The Hungarian Games

Starved in Silverstone, Haas F1 Team

Hungry for Hungarian Grand Prix

 

KANNAPOLIS, North Carolina (July 15, 2016) – After racing at the ultrafast and flowing Silverstone Circuit for the British Grand Prix, the FIA Formula One World Championship heads to the slowest permanent circuit in Formula One – the Hungaroring for the July 24 Hungarian Grand Prix in Budapest.

 

Slow, however, doesn’t mean easy. Despite an average speed of 190 kph (118 mph), which is 35 kph (22 mph) slower than the average speed around Silverstone, the Hungaroring requires precision and preservation. The 4.381-kilometer (2.722-mile), 14-turn track has few straights. Likened by many to being a full-sized karting circuit, the Hungaroring is a physical track, demanding a lot from the drivers who, in turn, demand a lot from their tires.

 

Hot weather is a hallmark of the Hungarian Grand Prix and combined with the technical nature of the Hungaroring, drivers are tested throughout the 70-lap race. There is seemingly constant and drastic steering wheel input and no reprieve from the ever-present heat since only a scant amount of air is able to flow through the car. Bearing the brunt of this hostile environment, however, are the tires. A high level of traction, a lot of braking and significant lateral energy demands push the tires to their limits, meaning tire management is a crucial component of a team’s race strategy.

 

For those not qualifying up front – where the Hungarian Grand Prix has been won from the first two rows 28 times in its 30-year history – savvy strategy is a must to advance through the field. The epic drives of Nigel Mansell (12th to first in the 1989 Hungarian Grand Prix) and Jenson Button (14th to first in the 2006 Hungarian Grand Prix) prove that despite the lack of overtaking opportunities, tenacity and tire management can ring up points at the Hungaroring.

 

Success on Sunday begins in free practice on Friday. This is where the track is understood and the working ranges of the tires become known, allowing teams to fine tune their racecars to meet the demands of the day. The more track time, the more data that gets collected and the more likely a point-paying strategy will be formulated.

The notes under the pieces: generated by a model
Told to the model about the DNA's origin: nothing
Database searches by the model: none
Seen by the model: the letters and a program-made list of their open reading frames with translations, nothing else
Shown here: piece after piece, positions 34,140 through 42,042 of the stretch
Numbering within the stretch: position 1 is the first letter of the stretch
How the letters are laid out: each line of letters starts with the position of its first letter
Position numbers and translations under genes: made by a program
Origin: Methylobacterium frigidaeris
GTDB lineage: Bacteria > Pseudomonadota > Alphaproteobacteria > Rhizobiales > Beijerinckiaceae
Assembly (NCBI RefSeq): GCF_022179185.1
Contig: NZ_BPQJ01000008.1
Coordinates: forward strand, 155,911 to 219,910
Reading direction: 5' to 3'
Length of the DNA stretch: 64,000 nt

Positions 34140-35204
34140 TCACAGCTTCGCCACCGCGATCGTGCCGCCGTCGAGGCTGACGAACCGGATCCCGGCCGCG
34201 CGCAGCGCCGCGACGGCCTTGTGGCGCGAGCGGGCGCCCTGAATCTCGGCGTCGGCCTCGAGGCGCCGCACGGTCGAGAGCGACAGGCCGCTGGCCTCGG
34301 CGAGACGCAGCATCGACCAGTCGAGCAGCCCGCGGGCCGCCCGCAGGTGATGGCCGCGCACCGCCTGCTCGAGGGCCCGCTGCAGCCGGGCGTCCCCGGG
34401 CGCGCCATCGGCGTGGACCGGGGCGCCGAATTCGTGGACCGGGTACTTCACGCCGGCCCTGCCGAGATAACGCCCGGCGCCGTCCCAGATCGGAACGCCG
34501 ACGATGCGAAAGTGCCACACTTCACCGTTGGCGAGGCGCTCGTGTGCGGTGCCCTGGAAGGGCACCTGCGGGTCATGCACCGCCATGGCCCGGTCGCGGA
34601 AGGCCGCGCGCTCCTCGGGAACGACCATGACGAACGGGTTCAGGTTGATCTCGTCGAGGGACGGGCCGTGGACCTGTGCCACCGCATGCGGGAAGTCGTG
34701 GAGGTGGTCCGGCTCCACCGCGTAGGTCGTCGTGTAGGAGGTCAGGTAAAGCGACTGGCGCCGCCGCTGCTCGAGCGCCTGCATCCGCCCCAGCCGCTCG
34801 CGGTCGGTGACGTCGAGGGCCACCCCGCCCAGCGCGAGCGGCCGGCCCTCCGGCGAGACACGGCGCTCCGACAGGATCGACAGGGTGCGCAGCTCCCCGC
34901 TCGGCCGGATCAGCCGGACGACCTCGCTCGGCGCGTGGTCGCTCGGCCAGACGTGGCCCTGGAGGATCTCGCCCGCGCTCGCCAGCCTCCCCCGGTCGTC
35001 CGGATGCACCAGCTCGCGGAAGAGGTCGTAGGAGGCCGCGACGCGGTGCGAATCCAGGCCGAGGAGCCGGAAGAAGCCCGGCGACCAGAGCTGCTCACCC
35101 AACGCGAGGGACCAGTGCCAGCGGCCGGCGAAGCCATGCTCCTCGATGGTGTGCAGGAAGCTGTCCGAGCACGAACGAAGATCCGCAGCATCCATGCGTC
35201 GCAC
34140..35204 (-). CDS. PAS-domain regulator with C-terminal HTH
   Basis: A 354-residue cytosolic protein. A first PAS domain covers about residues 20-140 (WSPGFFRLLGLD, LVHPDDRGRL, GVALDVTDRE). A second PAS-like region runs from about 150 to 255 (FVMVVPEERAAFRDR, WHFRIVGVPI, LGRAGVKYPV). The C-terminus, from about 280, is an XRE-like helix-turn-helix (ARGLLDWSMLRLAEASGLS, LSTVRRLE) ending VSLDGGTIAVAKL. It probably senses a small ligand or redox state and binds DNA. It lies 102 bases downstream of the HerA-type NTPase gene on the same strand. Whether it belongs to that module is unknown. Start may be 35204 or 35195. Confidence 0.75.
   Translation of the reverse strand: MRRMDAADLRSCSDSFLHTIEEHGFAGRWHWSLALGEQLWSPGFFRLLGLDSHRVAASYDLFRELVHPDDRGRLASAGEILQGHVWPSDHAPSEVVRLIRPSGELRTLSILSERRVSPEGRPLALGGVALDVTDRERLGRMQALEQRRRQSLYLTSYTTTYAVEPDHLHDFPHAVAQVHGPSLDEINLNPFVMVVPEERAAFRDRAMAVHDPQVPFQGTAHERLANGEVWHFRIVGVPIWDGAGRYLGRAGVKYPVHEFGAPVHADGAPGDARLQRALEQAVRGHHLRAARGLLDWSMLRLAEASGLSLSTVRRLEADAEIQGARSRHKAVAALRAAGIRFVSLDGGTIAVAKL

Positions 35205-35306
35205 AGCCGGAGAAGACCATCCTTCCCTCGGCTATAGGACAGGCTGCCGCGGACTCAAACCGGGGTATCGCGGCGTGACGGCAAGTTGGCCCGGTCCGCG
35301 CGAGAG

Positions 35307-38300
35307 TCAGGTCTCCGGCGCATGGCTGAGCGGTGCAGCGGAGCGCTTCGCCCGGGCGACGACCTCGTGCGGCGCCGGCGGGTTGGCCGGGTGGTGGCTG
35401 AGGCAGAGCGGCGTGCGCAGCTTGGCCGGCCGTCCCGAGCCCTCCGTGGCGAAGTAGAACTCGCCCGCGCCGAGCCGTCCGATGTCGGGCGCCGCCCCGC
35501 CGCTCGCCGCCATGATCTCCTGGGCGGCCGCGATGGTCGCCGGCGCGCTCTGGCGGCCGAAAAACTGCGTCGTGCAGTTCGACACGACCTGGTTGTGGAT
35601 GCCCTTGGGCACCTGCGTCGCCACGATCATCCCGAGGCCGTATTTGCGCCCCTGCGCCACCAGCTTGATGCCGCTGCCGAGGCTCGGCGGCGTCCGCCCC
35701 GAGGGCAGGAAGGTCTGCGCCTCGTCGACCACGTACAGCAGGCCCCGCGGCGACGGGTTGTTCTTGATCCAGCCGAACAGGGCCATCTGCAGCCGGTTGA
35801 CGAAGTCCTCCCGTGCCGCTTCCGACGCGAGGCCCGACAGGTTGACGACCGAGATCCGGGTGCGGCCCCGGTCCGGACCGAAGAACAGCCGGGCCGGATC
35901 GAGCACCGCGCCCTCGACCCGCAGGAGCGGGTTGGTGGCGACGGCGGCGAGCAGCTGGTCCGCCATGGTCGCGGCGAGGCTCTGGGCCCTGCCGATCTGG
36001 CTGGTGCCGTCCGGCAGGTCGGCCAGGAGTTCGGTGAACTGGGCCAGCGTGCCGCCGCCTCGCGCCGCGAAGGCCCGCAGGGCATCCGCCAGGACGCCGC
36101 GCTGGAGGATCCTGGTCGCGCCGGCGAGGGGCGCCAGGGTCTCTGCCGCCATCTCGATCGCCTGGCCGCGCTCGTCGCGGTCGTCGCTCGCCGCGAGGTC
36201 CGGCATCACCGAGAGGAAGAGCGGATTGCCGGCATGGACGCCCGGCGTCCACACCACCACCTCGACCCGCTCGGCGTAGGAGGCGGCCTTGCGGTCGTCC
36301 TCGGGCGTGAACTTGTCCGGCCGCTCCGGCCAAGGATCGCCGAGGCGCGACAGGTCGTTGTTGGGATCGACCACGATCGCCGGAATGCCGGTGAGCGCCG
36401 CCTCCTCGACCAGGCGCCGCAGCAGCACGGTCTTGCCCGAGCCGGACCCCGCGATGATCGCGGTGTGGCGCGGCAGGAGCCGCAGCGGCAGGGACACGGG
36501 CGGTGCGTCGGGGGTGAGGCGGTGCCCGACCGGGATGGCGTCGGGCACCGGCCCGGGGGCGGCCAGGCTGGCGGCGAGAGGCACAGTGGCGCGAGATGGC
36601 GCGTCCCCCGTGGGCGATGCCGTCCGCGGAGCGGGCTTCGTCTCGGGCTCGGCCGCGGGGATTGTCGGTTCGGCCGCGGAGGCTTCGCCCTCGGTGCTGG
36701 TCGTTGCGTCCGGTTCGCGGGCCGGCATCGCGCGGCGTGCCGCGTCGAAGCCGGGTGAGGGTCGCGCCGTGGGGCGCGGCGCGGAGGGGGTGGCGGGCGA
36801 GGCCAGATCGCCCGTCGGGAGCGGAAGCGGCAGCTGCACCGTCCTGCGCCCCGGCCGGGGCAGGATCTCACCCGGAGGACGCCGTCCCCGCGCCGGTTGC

At Silverstone, Haas F1 Team had its best Friday to date with 671.574 kilometers (417.297 miles) logged between its drivers – Romain Grosjean, Esteban Gutiérrez and Charles Leclerc, the latter of whom drove in the weekend’s opening practice session and is slated to do the same in Hungary. The collective effort led to another productive practice session on Saturday, which resulted in a qualifying performance that led Grosjean and Gutiérrez to believe Sunday would yield their first double-points finish of the year. But a downpour just before the start of the British Grand Prix drowned those hopes.

 

With the race starting behind the safety car, a sound strategy crafted from two days of strong running went down the drain. Also going down was the power in the team’s pit perch, preventing the engineers from exactly knowing where their drivers were on the track and where they stood in relation to others. This led to a miscommunication that kept Gutiérrez on the track a lap past a planned pit stop on lap 16, which stuck him behind slower cars for 23 laps, allowing the rest of the field to open up a sizeable gap that couldn’t be overcome. Gutiérrez finished 16th while Grosjean suffered a DNF (Did Not Finish) when his transmission broke on lap 18.

 

After having an eye on eating into the point margin between itself and seventh-place McLaren in the constructor standings, Haas F1 Team was left starving at Silverstone. Knowing the progress it made and the strength the team showed on Friday and Saturday at Silverstone, Haas F1 Team is hungry for its next point-paying opportunity, and it comes at the Hungarian Grand Prix.